They attempt to list each other’s positives and negatives about each other on a whiteboard (or :blossom: and :question: points about each other as incl. in the picture although it’s barely visible) - Akai says Arai’s professionalism really impressed her like when she didn’t eat much food at a big dinner where they first interacted. And Arai’s initial response when asked about her impression of Akai is “え。。。優しい?” which Akai jokes is like when a friend asks you about their boyfriend and you struggle to find words. But she elaborates that Akai was easy to talk to and welcoming from the start. Akai says that with her path through DDT, she didn’t really have female senpais in the sense of people actually signed with the same promotion, so she wants to provide what experience she’s accumulated to Arai. Like she said she got enough negative comments when she started that she was worried about Arai processing the same thing, but she impressed her by being unfazed by it - Arai says she’s made a point since starting idoling to try to read comments written by people earnestly wanting her to read them, and actively ignore ones written without that in mind at all. That seems like a good way of thinking about it to me!
if they win, they’ll want to defend the belts in Kyoto, and Arai wants to celebrate at Akai’s house.

There’s an interview with Chigusa Nagayo about her being inducted into the Pro Wrestling EVE Hall of Fame in the UK, where she was inducted and Takumi Iroha and VENY had a match. It sounds like she really got a kick out of it! She seemed to be pondering a lot the “entertainment” side of wrestling and wanting to lean into that heavily, and making sure wrestling changes along with the times. Apparently she’s training for a return to the ring because Maria in Marvelous challenged her.

The costume column is about Miyu Yamashita!
One odd detail about her costume is the してるようでしてないベルト - there’s a part on her costume that kinda looks like a belt and has loops for a belt but she doesn’t wanna keep track of a belt so there’s no belt.
You may wonder what the design on the front of her costume means – apparently she just asked the designer for a design that “doesn’t look like anything” and “doesn’t seem to mean anything” so.
It’s weird to see a glimpse of her before this kind of costume – apparently she switched over in 2016 (and debuted in 2013)


Mutoh in his column talks more about マイクアピール and I covered the gist already but some kinda interesting tidbits is he all but literally says “back in my day” about how gameshows used to take their time on a single question and now it’s back-to-back trivia questions one after the other and it goes to show how society has sped up like how shows are back to back one after another and so the マイクアピール needs to be in there now to sell the next show to keep the cycle moving quick. And he says he relies on catchphrases and key points. The phrase プロレスLOVE for example apparently originated from the media, not from him.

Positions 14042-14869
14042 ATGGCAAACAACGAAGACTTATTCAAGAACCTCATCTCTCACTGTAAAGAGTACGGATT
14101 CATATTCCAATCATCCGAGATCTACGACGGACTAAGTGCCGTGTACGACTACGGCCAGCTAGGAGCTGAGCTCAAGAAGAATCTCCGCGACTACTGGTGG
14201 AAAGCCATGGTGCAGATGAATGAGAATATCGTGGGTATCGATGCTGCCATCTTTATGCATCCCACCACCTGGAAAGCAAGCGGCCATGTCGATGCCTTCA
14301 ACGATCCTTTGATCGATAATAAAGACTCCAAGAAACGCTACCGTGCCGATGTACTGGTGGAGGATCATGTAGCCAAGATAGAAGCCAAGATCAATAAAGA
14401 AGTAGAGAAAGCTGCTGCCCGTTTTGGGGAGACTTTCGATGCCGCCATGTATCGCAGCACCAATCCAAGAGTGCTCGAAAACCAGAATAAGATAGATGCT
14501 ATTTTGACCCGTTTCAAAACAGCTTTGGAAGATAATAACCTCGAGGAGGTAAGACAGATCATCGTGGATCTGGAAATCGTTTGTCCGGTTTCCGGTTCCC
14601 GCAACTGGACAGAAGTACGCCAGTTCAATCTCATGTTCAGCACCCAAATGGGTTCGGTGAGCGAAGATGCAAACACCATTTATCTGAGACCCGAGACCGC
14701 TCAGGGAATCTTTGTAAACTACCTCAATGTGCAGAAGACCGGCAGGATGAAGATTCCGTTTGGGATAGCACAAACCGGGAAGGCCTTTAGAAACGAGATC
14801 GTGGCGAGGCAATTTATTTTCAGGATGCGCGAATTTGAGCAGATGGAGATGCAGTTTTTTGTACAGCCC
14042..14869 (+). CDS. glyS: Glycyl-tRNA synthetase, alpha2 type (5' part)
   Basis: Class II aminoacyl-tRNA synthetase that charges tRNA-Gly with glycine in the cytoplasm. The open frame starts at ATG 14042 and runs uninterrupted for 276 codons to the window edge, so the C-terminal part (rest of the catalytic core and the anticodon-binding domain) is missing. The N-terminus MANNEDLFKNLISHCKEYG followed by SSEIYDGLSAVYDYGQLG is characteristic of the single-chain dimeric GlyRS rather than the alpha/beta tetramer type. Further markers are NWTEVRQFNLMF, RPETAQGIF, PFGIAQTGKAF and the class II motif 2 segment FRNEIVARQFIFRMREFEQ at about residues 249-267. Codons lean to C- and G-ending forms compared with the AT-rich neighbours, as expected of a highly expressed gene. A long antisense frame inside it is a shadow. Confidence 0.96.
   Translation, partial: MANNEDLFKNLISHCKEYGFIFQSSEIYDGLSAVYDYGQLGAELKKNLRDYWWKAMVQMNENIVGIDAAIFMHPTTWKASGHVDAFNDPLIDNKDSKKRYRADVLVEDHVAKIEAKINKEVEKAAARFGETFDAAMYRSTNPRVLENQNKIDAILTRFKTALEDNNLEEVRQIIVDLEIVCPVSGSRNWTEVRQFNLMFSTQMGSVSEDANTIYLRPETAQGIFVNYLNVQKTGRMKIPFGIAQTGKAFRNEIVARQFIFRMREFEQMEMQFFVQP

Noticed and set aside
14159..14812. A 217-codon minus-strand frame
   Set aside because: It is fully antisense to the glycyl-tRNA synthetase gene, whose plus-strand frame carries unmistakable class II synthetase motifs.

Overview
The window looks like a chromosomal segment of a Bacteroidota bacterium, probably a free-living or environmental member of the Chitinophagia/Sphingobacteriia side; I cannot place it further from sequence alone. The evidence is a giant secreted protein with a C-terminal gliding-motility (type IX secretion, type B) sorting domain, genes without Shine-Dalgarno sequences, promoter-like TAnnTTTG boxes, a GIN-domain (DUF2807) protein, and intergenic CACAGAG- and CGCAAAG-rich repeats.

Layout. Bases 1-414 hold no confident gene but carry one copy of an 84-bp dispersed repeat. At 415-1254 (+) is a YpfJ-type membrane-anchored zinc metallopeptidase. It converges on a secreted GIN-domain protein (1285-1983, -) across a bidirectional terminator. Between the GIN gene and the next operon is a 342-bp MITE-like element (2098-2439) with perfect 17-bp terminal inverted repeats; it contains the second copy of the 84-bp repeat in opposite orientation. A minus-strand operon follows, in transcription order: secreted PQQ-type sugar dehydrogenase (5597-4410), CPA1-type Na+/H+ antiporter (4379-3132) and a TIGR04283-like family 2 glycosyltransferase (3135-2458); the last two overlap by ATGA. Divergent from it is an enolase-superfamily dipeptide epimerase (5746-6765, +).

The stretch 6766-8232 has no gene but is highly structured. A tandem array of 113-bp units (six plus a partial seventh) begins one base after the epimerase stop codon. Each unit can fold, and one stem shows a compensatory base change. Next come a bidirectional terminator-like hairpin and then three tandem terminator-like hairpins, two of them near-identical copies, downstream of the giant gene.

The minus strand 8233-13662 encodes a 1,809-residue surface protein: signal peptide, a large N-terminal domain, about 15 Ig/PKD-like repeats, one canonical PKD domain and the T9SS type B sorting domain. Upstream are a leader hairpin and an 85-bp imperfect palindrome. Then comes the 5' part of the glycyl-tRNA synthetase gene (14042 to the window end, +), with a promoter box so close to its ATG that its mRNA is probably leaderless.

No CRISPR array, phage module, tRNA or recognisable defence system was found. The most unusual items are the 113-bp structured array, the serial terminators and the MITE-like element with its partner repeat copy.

The short industry column has some more interesting background to Himeka’s Jumping Knee! Apparently when she was an idol, as a 全日本プロレスの応援大使 she got the move from Jun Akiyama as the only woman to inherit it. But additionally - when she was in Actwres during a top championship match, the move broke the jaw of another wrestler, Reika Saiki, which led to her extended absence and eventual retirement earlier this year (she’s the one whose retirement ceremony was in TJPW fairly recently). So out of guilt and fear she’s avoided the move since, only breaking it out in modified form in the match for the red belt against Syuri and now at Kobashi’s show. It sounds like that guilt is something she’ll always carry with her in some form - since even if it wasn’t intentional or her fault, it’s a big thing to know that it happened and wonder if your impact in pro wrestling will be a net negative because of it - but it’s also made her more careful and vigilant as a wrestler.
So anyway, it’s move with multiple levels of story behind it, and layers to add in the future!

Finally, there’s a new Ice Infinity Champion! As the tournament has been won by Saori Anou. She’s a freelancer, not signed to Ice Ribbon, but that name recognition can bring attention to a promotion where multiple young wrestlers shined in the tournament and where now the only signed wrestlers with more than 5 years of experience are Tsukasa Fujimoto (who’s not wrestling for an indefinite length of time) and Hamuko Hoshi. Although Fujimoto’s not wrestling, she remains as staff and she’s watching all the shows at every event, and she compares it to when Ice Ribbon was starting out and everyone was new.
The tournament had a fun rule where if matches went to a 15 minute time limit draw, the wrestler with the shorter career would advance in the tournament. The one who made it to the finals was Yuki Mashiro. (It does sound like Ice Ribbon could be a really good venue for 成長 stories right now - in my head I realized I was assuming all the departures was a sign of something badly managed under the surface and maybe young wrestlers would be better off leaving too, but thinking back over it it does seem like it was largely a bunch of coincidental life circumstances and creative differences about specifically deathmatches.)